Letters

Letters 07-25-2016

Remember Bush-Cheney Does anyone remember George W. Bush and Dick Cheney? They were president and vice president a mere eight years ago. Does anyone out there remember the way things were at the end of their duo? It was terrible...

Mass Shootings And Gun Control The largest mass shooting in U.S. history occurred December 29,1890, when 297 Sioux Indians at Wounded Knee in South Dakota were murdered by federal agents and members of the 7th Cavalry who had come to confiscate their firearms “for their own safety and protection.” The slaughter began after the majority of the Sioux had peacefully turned in their firearms...

Families Need Representation When one party dominates the Michigan administration and legislature, half of Michigan families are not represented on the important issues that face our state. When a policy affects the non-voting K-12 students, they too are left out, especially when it comes to graduation requirements...

Raise The Minimum Wage I wanted to offer a different perspective on the issue of raising the minimum wage. The argument that raising the minimum wage will result in job loss is a bogus scare tactic. The need for labor will not change, just the cost of it, which will be passed on to the consumer, as it always has...

Make Cherryland Respect Renewable Cherryland Electric is about to change their net metering policy. In a nutshell, they want to buy the electricity from those of us who produce clean renewable electric at a rate far below the rate they buy electricity from other sources. They believe very few people have an interest in renewable energy...

Settled Science Climate change science is based on the accumulated evidence gained from studying the greenhouse effect for 200 years. The greenhouse effect keeps our planet 50 degrees warmer due to heat-trapping gases in our atmosphere. Basic principles of physics and chemistry dictate that Earth will warm as concentrations of greenhouse gases increase...

Home · Articles · News · Music · 4Play: Booka Shade, Kaskade, LCD...
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4Play: Booka Shade, Kaskade, LCD Soundsystem, Minus the Bear

Kristi Kates - July 5th, 2010
Booka Shade - More! - GP Music
Booka Shade revamps their percussionist stance again on their newest set, which puts 90% of the emphasis on the beats and hands over vocal duties (for the most part) over to the likes of C. Jones and Yello. Although a couple of the tracks are just too plain weird to call up a proper description, the majority are strong, moody techno-electro numbers like the darkened “Regenerate,” the new-wave inflected “Bad Love,” and the synthy background that helps define the disgruntled vocal mumbles of Yello’s Dieter Meier on “Divine.”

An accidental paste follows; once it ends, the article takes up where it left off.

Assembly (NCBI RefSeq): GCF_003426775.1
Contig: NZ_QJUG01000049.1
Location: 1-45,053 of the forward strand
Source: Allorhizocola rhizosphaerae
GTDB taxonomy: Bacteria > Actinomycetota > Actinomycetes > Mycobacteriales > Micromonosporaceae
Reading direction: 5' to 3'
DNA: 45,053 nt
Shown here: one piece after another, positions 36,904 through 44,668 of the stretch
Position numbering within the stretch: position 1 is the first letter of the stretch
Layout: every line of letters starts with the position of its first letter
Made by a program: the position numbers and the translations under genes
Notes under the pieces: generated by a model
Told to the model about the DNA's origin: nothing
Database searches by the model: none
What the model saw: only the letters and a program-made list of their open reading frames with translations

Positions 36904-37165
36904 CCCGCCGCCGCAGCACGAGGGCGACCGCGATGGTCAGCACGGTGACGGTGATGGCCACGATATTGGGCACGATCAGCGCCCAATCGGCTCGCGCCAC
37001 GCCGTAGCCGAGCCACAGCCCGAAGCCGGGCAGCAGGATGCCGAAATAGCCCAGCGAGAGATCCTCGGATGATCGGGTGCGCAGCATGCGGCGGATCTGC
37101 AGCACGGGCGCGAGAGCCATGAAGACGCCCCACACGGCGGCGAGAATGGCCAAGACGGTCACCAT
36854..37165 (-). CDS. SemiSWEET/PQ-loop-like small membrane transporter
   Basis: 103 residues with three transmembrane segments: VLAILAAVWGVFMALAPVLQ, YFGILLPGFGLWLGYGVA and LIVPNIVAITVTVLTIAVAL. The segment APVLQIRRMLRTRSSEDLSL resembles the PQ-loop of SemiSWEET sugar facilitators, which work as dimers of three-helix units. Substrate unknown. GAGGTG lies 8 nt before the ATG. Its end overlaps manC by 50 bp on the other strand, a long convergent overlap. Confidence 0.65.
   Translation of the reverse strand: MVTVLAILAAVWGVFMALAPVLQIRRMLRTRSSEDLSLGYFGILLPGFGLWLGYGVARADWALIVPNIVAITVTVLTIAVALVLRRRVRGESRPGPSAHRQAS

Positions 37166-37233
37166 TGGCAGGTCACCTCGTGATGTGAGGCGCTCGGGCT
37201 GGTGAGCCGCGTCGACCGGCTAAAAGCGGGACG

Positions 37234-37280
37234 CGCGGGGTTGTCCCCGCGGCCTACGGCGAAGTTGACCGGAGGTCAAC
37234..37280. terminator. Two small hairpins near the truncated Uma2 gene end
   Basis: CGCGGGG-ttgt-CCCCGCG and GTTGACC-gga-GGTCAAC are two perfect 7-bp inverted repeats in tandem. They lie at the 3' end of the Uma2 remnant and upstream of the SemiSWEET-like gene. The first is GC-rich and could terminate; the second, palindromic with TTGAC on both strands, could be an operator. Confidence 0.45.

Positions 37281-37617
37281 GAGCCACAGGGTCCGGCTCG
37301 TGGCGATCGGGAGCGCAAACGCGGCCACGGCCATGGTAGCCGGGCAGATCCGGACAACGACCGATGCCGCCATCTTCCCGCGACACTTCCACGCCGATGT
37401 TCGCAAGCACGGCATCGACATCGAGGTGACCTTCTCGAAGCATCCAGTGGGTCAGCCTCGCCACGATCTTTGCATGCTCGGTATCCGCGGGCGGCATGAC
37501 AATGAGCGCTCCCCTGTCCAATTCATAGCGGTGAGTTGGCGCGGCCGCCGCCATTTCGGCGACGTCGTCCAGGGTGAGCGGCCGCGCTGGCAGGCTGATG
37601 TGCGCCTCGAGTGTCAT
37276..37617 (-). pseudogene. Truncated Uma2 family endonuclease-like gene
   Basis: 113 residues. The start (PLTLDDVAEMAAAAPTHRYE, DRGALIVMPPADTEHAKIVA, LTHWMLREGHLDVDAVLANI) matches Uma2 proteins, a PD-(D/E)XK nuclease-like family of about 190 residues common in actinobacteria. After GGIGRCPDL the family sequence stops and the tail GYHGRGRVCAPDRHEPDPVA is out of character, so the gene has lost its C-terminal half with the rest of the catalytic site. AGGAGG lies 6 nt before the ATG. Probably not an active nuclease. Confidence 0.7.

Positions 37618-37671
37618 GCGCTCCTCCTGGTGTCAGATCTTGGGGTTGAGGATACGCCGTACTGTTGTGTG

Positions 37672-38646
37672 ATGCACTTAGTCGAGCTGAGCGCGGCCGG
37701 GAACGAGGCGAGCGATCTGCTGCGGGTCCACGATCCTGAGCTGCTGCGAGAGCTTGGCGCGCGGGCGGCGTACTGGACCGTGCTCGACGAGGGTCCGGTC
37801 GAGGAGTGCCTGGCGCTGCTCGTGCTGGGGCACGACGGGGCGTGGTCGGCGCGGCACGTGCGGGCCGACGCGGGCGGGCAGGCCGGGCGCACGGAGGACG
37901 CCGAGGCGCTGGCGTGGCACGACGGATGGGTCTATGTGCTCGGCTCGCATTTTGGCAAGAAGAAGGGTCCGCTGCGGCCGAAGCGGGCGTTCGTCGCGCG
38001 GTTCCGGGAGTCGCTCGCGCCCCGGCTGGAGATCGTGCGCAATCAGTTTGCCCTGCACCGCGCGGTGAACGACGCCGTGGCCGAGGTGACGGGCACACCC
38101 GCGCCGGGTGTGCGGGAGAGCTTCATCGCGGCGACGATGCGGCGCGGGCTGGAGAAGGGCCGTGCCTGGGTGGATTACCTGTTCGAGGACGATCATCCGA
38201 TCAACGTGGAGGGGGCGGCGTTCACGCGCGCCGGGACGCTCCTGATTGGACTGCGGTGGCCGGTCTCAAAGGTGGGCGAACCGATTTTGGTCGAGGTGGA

Kaskade - Dynasty - Ultra Records
Sticking with an eclectic house-music format for his sixth album, Kaskade adds in a few acoustic sounds for variety on songs like the peppy, guitar-seasoned zing of “Fire in Your New Shoes,” the uber-danceable “Start Again,” and the start-stop exchange of “Call Out.” Highlight “Don’t Wait” continues the acoustic guitar and frosts it with cool, spiralling synths. Kaskade’s worked hard to get to the top of the DJ heap, and he has; when he’s not busy remixing the likes of Britney and Lady Gaga, his own career is moving along just fine, thank you.





LCD Soundsystem - This is Happening - DFA
LCD’s first set since their highly-lauded 2007 album, This... isn’t necessarily LCD’s attempts at a set of hits - as Murphy says himself on “You Wanted a Hit” - but a collection of tunes that’s both self-referential and staunchly new. “Pow Pow” references tunes by Jellyfish, while “I Can Change” is reminiscent of the ‘80s hit “Cars”; all the beats, though, are more club-focused, with sharp snares and rolling styths, albeit in direct contrast to Murphy’s aggressive, cantankerous lyrics - an interesting contrast, but it’s a danceable one.




Minus the Bear - Omni - Dangerbird
Another complex and evasive set from the alt-dance band, Omni is a slow burn of a listen. It may take you several spins to catch on to the sound - but it’s a compelling one, from the sliding guitars of “Excuses” to the gaunt keyboards and elusive instrumentals of “Into the Mirror” and the heavier emo-punk of “Summer Angel” and “The Thief.” Mixing the serious experimentation of previous album Planet of Ice and the more commercial side of El Oso, it’s a somewhat disjointed collection of songs, about half hits and half misses.


 
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